Lin: Are cultural groups the path to finding one’s ‘culture’?

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Angela Lin, Columnist

I came to Northwestern the way many freshmen did: alone and with an undying drive to get involved.

Hoping to kill two birds with one stone, I joined a cultural student group in hope of finding an immediate set of friends and a fun way to get involved. For me, that meant joining the Taiwanese American Students Club, or TASC. The first meeting was a hit. I chatted and laughed with everyone while we bonded over shaved ice, complete with authentic Taiwanese toppings like sweet red bean, condensed milk and grass jelly. I left feeling optimistic. However, as I continued to attend meetings, I progressively became more and more uneasy. What had been kept a proud, yet inadvertently private aspect of my life, was now thrown into overt exposure. Never before had I been surrounded by so many who shared my American-born-Taiwanese identity.

Before I continue, I should elaborate on my own background growing up as a second-generation immigrant. Until senior year, I was the only Taiwanese student in my high school. There were perhaps one or two Chinese students. While my three best friends are Korean and Vietnamese, I never attributed our friendships to their racial identities — it just happened that way. My childhood best friend was white. The majority of my school was white with a few Latino, black and Asian mix-ins. I also have strong ties with Taiwan, from its smog-tainted humidity and night market street food to my extended family that lives there. My whole life, I have been surrounded by either Americans or Taiwanese — never before had there been a sizable demographic of the two mixed together. But in  TASC, I was surrounded by a sea of racial homogeneity that matched my own — supposedly unique — cultural composition.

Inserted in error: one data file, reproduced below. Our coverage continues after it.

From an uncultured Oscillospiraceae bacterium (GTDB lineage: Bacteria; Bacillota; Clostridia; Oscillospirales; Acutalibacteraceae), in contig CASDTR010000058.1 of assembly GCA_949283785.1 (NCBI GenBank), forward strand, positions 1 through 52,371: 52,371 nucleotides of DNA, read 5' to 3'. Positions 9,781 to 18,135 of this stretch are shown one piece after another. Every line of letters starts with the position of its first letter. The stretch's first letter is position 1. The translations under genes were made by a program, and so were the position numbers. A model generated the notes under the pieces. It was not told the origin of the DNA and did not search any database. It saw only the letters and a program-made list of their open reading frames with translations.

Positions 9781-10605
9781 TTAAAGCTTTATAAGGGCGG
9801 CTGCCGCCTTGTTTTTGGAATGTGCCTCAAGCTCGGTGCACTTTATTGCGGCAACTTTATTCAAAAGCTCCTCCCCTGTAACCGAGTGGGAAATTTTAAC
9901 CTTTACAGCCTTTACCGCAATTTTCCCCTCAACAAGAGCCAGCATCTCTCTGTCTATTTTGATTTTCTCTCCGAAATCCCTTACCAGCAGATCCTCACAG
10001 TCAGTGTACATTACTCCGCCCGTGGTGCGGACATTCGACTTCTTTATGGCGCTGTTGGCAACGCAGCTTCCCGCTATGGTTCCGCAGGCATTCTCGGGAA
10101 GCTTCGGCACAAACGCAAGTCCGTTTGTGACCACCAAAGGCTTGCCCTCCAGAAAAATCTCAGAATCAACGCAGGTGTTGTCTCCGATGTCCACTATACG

Strangely, this didn’t bring me comfort. Although unintentional, I had spent most of my life keeping the two identities externally separated, instead implicitly incorporating them into my internal values and identity. Something that I had kept internalized my whole life was now forcibly exposed and shared by complete strangers. Rather than finding solace in these people, I found discomfort inside myself. I felt that I didn’t fit in with a culture that was externally paraded as “Taiwanese-American.” I felt I had failed to be a true “Taiwanese-American,” which forced me into the ambiguous cloud of neither American nor Taiwanese.

I was alone again.

However, I soon realized that the notion of a defined identity was absurd. Even more, I realized that the late-coming realization of this absurdity was absurd.

Whether it’s out of simplicity, forgetfulness or just plain laziness, we often isolate “culture” into a singular dimension, whether it be race, religion or geography. Yet, even when we do acknowledge that culture isn’t a static term, we still feel failure or unease when we don’t fit one of these definitions. However, the biggest detriment of this paradox is that it leads us to believe that we have failed holistically, when really we have failed at nothing. Don’t feel like you need to join a student cultural group to “find” your culture. Even more, don’t feel bad if you can’t find it, for a culture is not an external definition — it’s an internal translation that is profoundly personal and should, by no means, have a standard.

Angela Lin is a Weinberg freshman. She can be reached at [email protected]. If you want to respond publicly to this column, send a Letter to the Editor to [email protected].